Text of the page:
never always go full retard” by David Middleton
7 Epic Epochs of Earth, Ranked
1. Pleistocene, 2.6 million to 11,700 years ago
The very best time on Earth. Extremely recent as far as geologic time goes, the Pleistocene was momentous. It’s also the last chapter in which Earth’s climate was untarnished by human changes.
Science writer at Gizmodo, previously of Atlas Obscura. A native New Yorker. Mostly covering ancient things (on Earth and beyond) and masses extremely big or incredibly small.
The author has a 2018 bachelors degree in religious studies and a 2019 MS in journalism. In his mind, he never actually lived in the Holocene, perhaps explaining its absence from his list. Very little in the article was worth quoting.
Isaac Schultz’s 7 Epic Epochs of Earth, Ranked…
7. Late Permian, 260 million to 251 million years ago… This epoch certainly ended with the worst time for life on Earth.
6. Anthropocene : Not an epoch, not an actual geological time period of any kind.
5. Eocene, 56 million to 34 million years ago… He got one right! The Eocene Epoch is actually an epoch. He ranks it below the Pleistocene because, “the Eocene ranks lower than the Pleistocene for sheer lack of woolly mammoths and Neanderthals.”
4. Paleoarchean, 3.6 billion to 3.2 billion years ago… He does note that this is “technically not an epoch,”… It’s an erathem/era… A time period equivalent to the Paleozoic, Mesozoic or Cenozoic.
3. Late Cretaceous, 100 million to 66 million years ago… Isaac seems to have a penchant for mass extinctions.
2. Early Cambrian, 541 million to 510 million years ago… Actually two epochs (series), the Terreneuvian and “Series 2.” The Cambrian Explosion would certainly have been an interesting time period.
And now for Isaac Schultz’s favorite geological epoch…
Coming in a #1… Drum roll, please… The Pleistocene Epoch, 2.6 million to 11,700 years ago… This explains the point to which the Climatariat would like to reverse climate change.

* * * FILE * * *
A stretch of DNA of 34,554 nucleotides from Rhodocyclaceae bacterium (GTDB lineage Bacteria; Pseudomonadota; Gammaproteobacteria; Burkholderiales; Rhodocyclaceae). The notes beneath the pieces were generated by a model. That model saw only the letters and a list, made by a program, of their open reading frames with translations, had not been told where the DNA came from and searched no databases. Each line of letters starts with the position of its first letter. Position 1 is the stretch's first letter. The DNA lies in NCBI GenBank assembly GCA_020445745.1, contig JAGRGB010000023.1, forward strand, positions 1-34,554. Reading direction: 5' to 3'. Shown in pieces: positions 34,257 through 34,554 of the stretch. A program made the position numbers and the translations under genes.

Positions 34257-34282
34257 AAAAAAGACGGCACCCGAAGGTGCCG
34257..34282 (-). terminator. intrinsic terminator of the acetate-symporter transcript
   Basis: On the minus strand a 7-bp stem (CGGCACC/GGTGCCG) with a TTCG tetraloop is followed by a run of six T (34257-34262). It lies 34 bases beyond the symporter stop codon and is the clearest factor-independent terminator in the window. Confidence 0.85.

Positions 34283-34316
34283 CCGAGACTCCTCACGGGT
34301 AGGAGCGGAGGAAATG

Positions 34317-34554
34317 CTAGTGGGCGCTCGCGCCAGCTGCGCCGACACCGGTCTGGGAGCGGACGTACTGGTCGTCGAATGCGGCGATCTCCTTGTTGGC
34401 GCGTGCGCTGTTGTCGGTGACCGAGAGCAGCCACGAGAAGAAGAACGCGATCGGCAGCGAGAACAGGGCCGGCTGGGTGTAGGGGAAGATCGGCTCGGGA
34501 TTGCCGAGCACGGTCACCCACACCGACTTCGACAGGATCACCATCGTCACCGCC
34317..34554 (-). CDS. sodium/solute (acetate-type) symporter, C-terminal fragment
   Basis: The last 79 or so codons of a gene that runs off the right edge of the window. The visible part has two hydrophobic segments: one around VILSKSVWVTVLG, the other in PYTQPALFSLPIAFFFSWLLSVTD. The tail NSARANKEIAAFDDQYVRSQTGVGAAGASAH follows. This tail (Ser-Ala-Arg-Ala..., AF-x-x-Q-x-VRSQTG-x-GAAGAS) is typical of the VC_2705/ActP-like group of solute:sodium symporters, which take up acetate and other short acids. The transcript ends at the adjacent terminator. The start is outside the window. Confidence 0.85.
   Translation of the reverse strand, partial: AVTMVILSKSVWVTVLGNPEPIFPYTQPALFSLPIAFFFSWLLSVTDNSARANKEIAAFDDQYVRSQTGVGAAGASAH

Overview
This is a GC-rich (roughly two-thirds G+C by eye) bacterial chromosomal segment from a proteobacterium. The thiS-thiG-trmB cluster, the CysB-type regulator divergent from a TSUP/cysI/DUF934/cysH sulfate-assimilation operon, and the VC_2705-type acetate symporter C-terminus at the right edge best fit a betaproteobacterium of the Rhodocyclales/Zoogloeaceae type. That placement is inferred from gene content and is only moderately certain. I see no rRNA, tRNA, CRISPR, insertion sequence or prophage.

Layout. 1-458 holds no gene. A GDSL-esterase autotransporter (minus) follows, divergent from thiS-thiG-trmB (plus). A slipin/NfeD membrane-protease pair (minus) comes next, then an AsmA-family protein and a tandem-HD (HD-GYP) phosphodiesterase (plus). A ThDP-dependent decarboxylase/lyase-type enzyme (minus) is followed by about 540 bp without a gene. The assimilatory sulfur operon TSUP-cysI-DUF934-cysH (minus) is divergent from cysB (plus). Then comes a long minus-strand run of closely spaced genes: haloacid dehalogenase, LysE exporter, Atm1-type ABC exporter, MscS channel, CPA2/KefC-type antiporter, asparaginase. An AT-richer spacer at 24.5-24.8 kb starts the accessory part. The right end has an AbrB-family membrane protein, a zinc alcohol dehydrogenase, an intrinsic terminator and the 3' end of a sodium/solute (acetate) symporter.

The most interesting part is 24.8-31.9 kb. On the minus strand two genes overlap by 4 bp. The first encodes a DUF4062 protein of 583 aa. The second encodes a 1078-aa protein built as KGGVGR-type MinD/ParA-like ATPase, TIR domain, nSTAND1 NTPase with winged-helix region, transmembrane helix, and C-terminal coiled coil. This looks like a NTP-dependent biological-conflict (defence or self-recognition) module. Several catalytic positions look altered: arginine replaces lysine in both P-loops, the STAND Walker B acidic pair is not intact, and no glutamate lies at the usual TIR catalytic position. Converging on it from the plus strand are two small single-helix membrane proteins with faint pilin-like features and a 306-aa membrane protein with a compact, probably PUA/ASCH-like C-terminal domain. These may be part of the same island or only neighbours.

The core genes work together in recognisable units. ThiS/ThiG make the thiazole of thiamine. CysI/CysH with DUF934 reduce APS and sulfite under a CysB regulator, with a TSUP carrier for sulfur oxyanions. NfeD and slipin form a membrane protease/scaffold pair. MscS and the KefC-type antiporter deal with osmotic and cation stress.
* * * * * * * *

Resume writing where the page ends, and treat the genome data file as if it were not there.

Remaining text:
The very best time on Earth. Extremely recent as far as geologic time goes, the Pleistocene was momentous. It’s also the last chapter in which Earth’s climate was untarnished by human changes. Modern humans were around then, though, and we were busy interbreeding with Neanderthals and the Denisovans. The Pleistocene saw the first art, and, perhaps most importantly, woolly mammoths and adorably armored glyptodonts bopped around the cooler stretches of the planet. There were also cave bears, marsupial saber-toothed tigers, and giant ground sloths. At one point, the recent northern glaciers reached as far south as Manhattan. The Pleistocene is a fascinating liminal space between our recorded history and deep time, one that holds many clues to how humans ended up the way we are today.
Which do you think Isaac hates more? People or capitalism? While it’s nearly impossible to determine the average human life span during the Pleistocene Epoch, the vast majority of fossilized modern humans appear to have died in the range of 20-40 years old (Trinkaus, 2011). If we returned to the Pleistocene, this would be the norm:
This is how he described the nonexistent Anthropocene:
So here’s where things went wrong. A single species managed to heat and pollute the globe and cause mass extinction.
Of course a fake mass extinction fits right into a fake epoch.
However, he loves the Eocene…
Great times. Basically the prequel to the Pleistocene in terms of mammalian domination, the Eocene was the middle epoch of the Paleogene, which came on the heels of asteroid impact that did away with nearly all dinosaurs.
Most people who go full retard and babble about the Anthropocene, pine away for the pristine climatic stasis of the Holocene (/SARC). Isaac Schultz goes fuller retard and pines away for the Pleistocene… An epoch in which “pine” trees often had trouble “breathing” (Ward et al., 2005).
For reference, here is the official geologic time scale:
On my usage of the word “retard”
I’ll let comedian Jim Breuer explain the context. If you don’t want to watch the entire hilarious skit, the most relevant part starts at about the five minute mark…
Trinkaus, Erik. Late Pleistocene adult mortality patterns and modern human establishment. Proceedings of the National Academy of Sciences. Jan 2011, 108 (4) 1267-1271; DOI: 10.1073/pnas.1018700108
Ward JK, Harris JM, Cerling TE, Wiedenhoeft A, Lott MJ, Dearing MD, Coltrain JB, Ehleringer JR. Carbon starvation in glacial trees recovered from the La Brea tar pits, southern California. Proc Natl Acad Sci U S A. 2005 Jan 18;102(3):690-4. doi: 10.1073/pnas.0408315102. Epub 2005 Jan 10. PMID: 15642948; PMCID: PMC544040.